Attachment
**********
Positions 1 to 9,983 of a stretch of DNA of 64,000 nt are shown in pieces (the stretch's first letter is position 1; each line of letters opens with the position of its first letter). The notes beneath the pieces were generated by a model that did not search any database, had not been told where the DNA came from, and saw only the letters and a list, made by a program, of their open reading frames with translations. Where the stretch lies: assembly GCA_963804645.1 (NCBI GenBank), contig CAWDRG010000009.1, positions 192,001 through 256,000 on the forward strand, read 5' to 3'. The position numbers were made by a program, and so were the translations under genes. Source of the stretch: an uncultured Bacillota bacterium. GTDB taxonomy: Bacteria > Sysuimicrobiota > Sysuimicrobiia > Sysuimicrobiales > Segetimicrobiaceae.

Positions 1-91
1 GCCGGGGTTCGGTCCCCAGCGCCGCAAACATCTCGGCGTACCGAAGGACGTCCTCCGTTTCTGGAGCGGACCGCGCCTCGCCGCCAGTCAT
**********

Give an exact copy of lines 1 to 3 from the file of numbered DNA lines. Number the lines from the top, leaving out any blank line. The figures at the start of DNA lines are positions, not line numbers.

Positions 1 to 9,983 of a stretch of DNA of 64,000 nt are shown in pieces (the stretch's first letter is position 1; each line of letters opens with the position of its first letter). The notes beneath the pieces were generated by a model that did not search any database, had not been told where the DNA came from, and saw only the letters and a list, made by a program, of their open reading frames with translations. Where the stretch lies: assembly GCA_963804645.1 (NCBI GenBank), contig CAWDRG010000009.1, positions 192,001 through 256,000 on the forward strand, read 5' to 3'. The position numbers were made by a program, and so were the translations under genes. Source of the stretch: an uncultured Bacillota bacterium. GTDB taxonomy: Bacteria > Sysuimicrobiota > Sysuimicrobiia > Sysuimicrobiales > Segetimicrobiaceae.

Positions 1-91
1 GCCGGGGTTCGGTCCCCAGCGCCGCAAACATCTCGGCGTACCGAAGGACGTCCTCCGTTTCTGGAGCGGACCGCGCCTCGCCGCCAGTCAT